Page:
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Home > English site > Articles > Fix Links to UDFs > Detecting Workbook Opening
Deze pagina in het Nederlands

Fixing Links To UDFs in Addins

Detecting Workbook Opening

First of all, we need a way to detect if the user has opened a workbook. This may be done using a class module. This class module will contain a Workbook_Open event routine that will fire when the user opens a file in Excel. Setting up such an "event listener" contraption takes a couple of steps.

Creating The Class Module

Insert a new class module in your project (Insert, Class Module). Make sure you change its name as indicated in the screenshot below.

In this newly created class, insert these lines of code:

' Module    : cAppEvents
' Company   : JKP Application Development Services (c) 2008
' Author    : Jan Karel Pieterse
' Created   : 2-6-2008
' Purpose   : Handles Excel Application events
Option Explicit

'This object variable will hold the object who's events we want to respond to
'Note the "WithEvents" keyword, which is what we need to tell VBA it is an object
'with events.
Public WithEvents App As Application

Private Sub App_WorkbookOpen(ByVal Wb As Workbook)
' Procedure : App_WorkbookOpen Created by Jan Karel Pieterse
' Company   : JKP Application Development Services (c) 2008
' Author    : Jan Karel Pieterse
' Created   : 2-6-2008
' Purpose   : Runs code to redirect UDFs to this workbook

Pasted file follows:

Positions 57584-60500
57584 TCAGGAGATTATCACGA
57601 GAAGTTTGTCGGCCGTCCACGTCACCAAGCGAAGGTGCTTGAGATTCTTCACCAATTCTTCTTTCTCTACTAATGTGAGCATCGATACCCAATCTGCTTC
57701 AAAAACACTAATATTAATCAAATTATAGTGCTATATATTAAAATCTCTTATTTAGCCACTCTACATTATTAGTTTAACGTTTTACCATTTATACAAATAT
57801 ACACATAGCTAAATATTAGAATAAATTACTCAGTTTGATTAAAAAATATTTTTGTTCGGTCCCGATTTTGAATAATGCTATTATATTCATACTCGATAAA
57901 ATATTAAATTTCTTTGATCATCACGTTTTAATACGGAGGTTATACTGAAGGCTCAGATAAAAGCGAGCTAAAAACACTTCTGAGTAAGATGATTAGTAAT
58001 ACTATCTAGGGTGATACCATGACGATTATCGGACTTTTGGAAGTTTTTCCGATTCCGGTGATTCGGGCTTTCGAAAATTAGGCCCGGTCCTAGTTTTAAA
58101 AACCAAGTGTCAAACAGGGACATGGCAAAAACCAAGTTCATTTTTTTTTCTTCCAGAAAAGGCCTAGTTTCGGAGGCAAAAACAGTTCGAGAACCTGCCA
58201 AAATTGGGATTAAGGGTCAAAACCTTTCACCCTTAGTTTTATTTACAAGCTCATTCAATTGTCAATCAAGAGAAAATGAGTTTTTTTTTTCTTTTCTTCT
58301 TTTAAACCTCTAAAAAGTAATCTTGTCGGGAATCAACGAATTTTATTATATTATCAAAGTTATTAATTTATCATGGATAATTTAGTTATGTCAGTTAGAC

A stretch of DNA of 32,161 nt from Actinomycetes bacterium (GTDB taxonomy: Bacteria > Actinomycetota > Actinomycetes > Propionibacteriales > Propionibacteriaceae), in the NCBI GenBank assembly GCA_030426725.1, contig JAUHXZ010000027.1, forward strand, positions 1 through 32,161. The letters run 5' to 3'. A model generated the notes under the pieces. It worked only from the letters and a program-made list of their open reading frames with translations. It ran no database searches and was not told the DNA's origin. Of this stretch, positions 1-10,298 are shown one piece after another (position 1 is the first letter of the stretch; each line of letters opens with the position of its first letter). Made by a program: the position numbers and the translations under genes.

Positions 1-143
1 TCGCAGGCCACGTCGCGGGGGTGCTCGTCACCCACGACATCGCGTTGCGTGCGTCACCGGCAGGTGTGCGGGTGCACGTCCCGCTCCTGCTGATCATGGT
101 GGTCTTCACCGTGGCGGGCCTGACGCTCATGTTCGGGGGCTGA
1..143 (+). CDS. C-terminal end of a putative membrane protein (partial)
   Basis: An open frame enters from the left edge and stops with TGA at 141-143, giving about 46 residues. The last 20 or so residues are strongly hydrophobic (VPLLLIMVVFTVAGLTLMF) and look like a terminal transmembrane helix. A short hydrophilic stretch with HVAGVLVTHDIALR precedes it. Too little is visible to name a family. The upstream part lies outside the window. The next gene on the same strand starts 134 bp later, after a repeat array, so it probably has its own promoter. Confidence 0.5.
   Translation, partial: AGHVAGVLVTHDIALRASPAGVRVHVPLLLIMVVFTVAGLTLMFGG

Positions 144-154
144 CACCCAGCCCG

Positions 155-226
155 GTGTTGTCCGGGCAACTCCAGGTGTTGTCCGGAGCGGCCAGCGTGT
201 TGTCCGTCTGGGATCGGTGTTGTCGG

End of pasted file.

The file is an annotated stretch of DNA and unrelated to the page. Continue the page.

ProcessNewBookOpened Wb
End Sub

Private Sub Class_Terminate()
    Set App = Nothing
End Sub

Let's break this up in pieces and explain what is going on.

Public WithEvents App As Application

This is a declaration line. It declares an Object variable called "App" of type "Application" (this is Excel). The WithEvents keyword tells Visual Basic that you want it to "listen" to events (consider events as being times set on your alarm clock: if a time passes, your alarm clock makes a sound).

Private Sub App_WorkbookOpen(ByVal Wb As Workbook)

Here we have setup an event listener for the Workbook_Open event.

Tip: You can find out what events are available to you by using the dropdowns at the top of the code window:

As soon as you select an event on the right-hand side, the editor will automatically insert the skeleton code needed for this event.

    ProcessNewBookOpened Wb

This line calls the routine "ProcessNewBookOpened" to handle the opening of the file. Conveniently, VBA has provided you with an object variable that holds a reference to the newly opened workbook: "Wb". This variable is passed along to the processing routine so it knows which workbook to work with.

Now that that has been setup, you have to tell VBA to use this new class. Insert a normal module (Insert, module) and call the module modInit (not necessary, but naming your modules is a good habit).

Insert this code into the new module:

Option Explicit

'Create a module level object variable that will keep the instance of the
'event listener in memory (and hence alive)
Dim moAppEventHandler As cAppEvents

Sub InitApp()
    'Create a new instance of cAppEvents class
    Set moAppEventHandler = New cAppEvents
    With moAppEventHandler
        'Tell it to listen to Excel's events
        Set .App = Application
    End With
End Sub

What happens here is mostly explained in the green comment lines in the code shown above. No need to repeat that here.

Next: The processing code